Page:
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#64919 - 04/21/06 07:01 PM supporting EMT  
Tripp  Offline
Joined: Sep 2005
Posts: 99
Saw some seasoned guys do this on the jobsite today:

They are running a rack of conduit on strut. After they filled the strut with all the conduit that could fit, the super tells them he forgot a pipe; need to add one. So they strapped a short section of strut to the bottom of the just-installed conduit (full rack); then with all-thread extending from this new short section of strut up above the full rack, they added another short section of strut, upon which they were able to install the "forgotten" conduit.

To summarize: the new pipe is supported by strut which is supported solely by pipe (which is itself supported by strut which is supported by purlings).
If you can visualize this, please tell me: doesn't this violate some code about not using wiring methods to support other wiring methods?

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#64920 - 04/21/06 07:17 PM Re: supporting EMT  
Redsy  Offline
Joined: Mar 2001
Posts: 2,056
Bucks County PA

#64921 - 04/21/06 08:25 PM Re: supporting EMT  
Peter  Offline
Joined: Jun 2004
Posts: 92
San Diego
There are a lot of other ways to solve this problem. For instance you could use one hole straps Tek screwed to the bottom of the the existing strut. You could use coupling nuts to add more all-thread to the existing all-thred and add anotherlayer of strut. You could remove the wires from two of the existing conduits and use those tubes as your structural supports. [Add a couple more conduits to re-route the wires to the lower level on this one.]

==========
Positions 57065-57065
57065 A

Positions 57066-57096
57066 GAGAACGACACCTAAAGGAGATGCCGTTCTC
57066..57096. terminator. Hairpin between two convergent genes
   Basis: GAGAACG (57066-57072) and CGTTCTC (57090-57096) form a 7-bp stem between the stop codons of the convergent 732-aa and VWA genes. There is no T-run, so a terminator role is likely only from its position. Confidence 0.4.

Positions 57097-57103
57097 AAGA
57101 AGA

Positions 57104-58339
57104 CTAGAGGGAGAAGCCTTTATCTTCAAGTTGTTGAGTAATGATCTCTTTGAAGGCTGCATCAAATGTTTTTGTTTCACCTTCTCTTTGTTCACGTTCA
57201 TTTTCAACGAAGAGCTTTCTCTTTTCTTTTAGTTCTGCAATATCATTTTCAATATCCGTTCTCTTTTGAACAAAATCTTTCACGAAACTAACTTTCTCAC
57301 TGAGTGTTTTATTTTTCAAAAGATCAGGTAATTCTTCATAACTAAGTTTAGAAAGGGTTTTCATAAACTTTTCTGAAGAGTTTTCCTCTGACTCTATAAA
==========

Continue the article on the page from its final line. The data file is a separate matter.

I am waiting for someone to come out with a UniStrut extention. It would basically be a piece of steel channel which would slide into the end of the existing strut and be bolted into place.

#64922 - 04/21/06 08:58 PM Re: supporting EMT  
Tripp  Offline
Joined: Sep 2005
Posts: 99
Peter - I don't think any of your other solutions would have worked. See, actually there were already two layers of conduit installed (two unistruts back-to-back off the purlings, with one layer of conduit above and one layer below). The remainder of the existing all-thread was too short to get a rod coupling on to add strut below; besides, there are ceiling height restrictions. Thanks though.

#64923 - 04/21/06 10:30 PM Re: supporting EMT  
Peter  Offline
Joined: Jun 2004
Posts: 92
San Diego
Caddy clips ["Bat Wings"] [K-8 or -12] to the all-thread.
Does the inspector check the wire fill?
If you have ceiling clearance problems, then wouldn't the existing situation also cause this? Are they using shallow strut?
Why does the extra pipe have to be on strut anyways?

#64924 - 04/22/06 08:54 AM Re: supporting EMT  
earlydean  Offline
Joined: Dec 2003
Posts: 751
Griswold, CT, USA
If you have a nut on the rod, then that nut could be replaced with the rod coupler, which is just a longer nut.


#64925 - 04/22/06 04:14 PM Re: supporting EMT  
tkb  Offline
Joined: Dec 2004
Posts: 94
I know it's not code compliant, but do you really think its unsafe.
It's been happening since Thomas Edison's day.
I see an lot of support violations especially above suspended ceilings.

The caddy BC beam clams will clamp to a 3/8" threaded rod. If you had to you could add more conduits this way. I know its not listed for rod, but it works in a pinch.

Caddy should make a clamp with a 1/4-20 or 3/8-16 hole so we could attach to the side of a 3/8 or 1/2 rod for conduit support and box support. Other than the bat wing style.
That would solve a lot of problems.

I came up with it first and call it the Massachusetts Tim. Email me so I can tell you where to send the royalty check to. [Linked Image]

#64926 - 04/22/06 07:04 PM Re: supporting EMT  
GA76JW  Offline
Joined: Mar 2004
Posts: 193
Suwanee, GA USA

They do make Unistrut Couplings (joiners) which would serve the same purpose.

You can see some here:

and see all of them here:

"If common sense was common, everyone would have it"-not sure, someone here

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